Living With Cancer

Thursday, 03 Feb 2011 08:51 AM

By Susan Estrich

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I was talking to a friend who was recently diagnosed with non-Hodgkin's lymphoma — a young guy (by my lights), in his early 40s, if that; a jock, former varsity athlete, devoted husband and father. By all logic, of the three of us standing around talking, he should have been the most vital, the youngest, strongest, and healthiest.

I said all the things you say in such situations: My sister had it almost 30 years ago, and she did fine; if you have to get a cancer, this one is better than most; all the stuff about cure rates, and the new drugs that don't make you nearly as sick as my sister was in her day. I remembered my friend Kath calling me after her initial biopsy showed cancer cells and saying, "Pray lymphoma." I told that part of the story.

My friend took it all in and said all the things you say: that he was grateful that it was caught at an early stage, that the doctors, nurses, and technicians at City of Hope are phenomenal, that the treatments are not nearly as bad as he feared. We joked about shaving his head.

And then he said that's all true, but when you think about the 10 people who have what you have standing in a line and know that one of you will not be cured and will die . . .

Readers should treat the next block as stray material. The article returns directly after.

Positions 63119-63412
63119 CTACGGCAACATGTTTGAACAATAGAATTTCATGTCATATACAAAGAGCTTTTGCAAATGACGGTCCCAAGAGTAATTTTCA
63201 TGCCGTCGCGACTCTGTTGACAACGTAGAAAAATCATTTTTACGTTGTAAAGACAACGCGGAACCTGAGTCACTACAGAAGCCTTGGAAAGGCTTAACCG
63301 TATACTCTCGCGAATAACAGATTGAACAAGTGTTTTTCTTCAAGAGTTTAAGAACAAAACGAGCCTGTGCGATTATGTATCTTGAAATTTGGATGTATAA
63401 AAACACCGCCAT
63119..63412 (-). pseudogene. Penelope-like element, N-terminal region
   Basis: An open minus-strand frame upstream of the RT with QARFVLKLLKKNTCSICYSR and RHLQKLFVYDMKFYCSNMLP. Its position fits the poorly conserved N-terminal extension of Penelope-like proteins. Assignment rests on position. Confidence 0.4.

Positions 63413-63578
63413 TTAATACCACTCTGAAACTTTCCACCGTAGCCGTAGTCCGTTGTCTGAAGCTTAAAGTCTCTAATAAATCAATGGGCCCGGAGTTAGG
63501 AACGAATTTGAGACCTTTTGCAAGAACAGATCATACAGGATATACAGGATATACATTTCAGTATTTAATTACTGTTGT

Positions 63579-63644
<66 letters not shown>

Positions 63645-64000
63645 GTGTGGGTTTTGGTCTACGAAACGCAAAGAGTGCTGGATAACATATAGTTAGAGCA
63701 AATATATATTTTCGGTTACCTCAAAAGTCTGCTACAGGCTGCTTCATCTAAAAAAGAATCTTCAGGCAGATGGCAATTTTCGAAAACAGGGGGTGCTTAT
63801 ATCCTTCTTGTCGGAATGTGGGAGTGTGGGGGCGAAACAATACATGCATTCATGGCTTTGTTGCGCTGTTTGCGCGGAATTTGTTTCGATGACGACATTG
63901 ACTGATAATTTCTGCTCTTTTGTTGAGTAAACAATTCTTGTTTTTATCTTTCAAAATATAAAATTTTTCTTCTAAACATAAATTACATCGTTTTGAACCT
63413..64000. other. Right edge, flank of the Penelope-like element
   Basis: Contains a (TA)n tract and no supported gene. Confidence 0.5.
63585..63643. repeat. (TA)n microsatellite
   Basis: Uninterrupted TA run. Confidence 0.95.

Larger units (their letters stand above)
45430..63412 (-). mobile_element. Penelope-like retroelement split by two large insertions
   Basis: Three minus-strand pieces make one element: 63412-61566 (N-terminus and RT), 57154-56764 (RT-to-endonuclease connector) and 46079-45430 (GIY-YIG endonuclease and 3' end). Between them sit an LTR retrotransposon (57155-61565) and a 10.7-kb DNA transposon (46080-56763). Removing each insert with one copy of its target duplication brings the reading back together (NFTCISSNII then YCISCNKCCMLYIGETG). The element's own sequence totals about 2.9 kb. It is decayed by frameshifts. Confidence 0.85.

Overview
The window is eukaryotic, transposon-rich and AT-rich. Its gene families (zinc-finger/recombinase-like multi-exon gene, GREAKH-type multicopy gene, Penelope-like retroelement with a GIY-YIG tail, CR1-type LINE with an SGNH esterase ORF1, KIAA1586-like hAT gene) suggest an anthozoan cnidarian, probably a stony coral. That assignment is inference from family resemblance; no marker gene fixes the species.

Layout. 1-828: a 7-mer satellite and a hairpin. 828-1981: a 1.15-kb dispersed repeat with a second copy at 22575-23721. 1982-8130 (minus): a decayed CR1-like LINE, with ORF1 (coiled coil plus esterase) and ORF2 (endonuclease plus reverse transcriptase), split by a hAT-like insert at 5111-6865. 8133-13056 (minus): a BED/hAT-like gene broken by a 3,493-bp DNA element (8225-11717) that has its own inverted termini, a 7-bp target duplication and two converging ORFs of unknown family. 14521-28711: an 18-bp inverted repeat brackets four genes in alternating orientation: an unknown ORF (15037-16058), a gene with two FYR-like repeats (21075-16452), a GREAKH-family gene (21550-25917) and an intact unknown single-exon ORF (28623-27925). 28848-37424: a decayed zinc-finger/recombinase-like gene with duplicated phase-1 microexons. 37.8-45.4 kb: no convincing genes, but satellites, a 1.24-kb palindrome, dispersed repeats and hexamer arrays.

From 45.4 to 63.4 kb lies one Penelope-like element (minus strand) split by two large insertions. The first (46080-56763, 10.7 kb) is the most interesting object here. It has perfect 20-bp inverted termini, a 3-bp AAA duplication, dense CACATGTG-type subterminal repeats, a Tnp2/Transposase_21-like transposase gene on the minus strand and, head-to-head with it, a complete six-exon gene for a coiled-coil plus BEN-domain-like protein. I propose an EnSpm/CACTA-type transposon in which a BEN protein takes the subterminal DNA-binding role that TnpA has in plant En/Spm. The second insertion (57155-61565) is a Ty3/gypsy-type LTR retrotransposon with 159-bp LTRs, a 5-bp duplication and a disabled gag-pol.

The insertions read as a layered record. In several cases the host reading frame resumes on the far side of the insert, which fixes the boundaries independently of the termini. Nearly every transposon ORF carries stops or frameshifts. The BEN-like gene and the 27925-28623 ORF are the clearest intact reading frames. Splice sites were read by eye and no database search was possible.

It's not a lineup any of us would want to be in.

But then, aren't we all, whether we know it or not?

Kath didn't have lymphoma, after all. She had thymic carcinoma and was gone in two months. Even now, seven months later, I find it hard to believe and accept. She took care of herself. She got all her tests. We were supposed to sit together on the porch in our old age.

What happened to the connection between cause and fact? Why her and not all those people who drink too much and take drugs and never exercise? Why does my young friend have cancer instead of all those smokers and sitters out there?

There is no answer, as anyone who has faced loss knows. (And who hasn't?) Even asking the question gets you nowhere. There is no explanation when cause and effect are disconnected, which is why it is so terrifying.

I prayed for lymphoma, and it wasn't that. I prayed that she could survive anyway, and she didn't. I prayed that she would not face terrible pain, and she did. None of my prayers were "answered," in that cause and effect sense, and yet I keep praying.

I pray for my cousin with lung cancer and my friend with lymphoma. I pray for Rosie, who helped me raise my children and who had lung cancer two years ago. I pray for my sister, who was diagnosed with breast cancer decades after the lymphoma. I pray for my brother and his damaged heart, and for my children and my nephews.

I pray to fill the gap between cause and effect. I pray for the strength to get up every day knowing that all of us, and all of those we love, forever live in that lineup my friend so fears, whether we know it or not.


© Creators Syndicate Inc.

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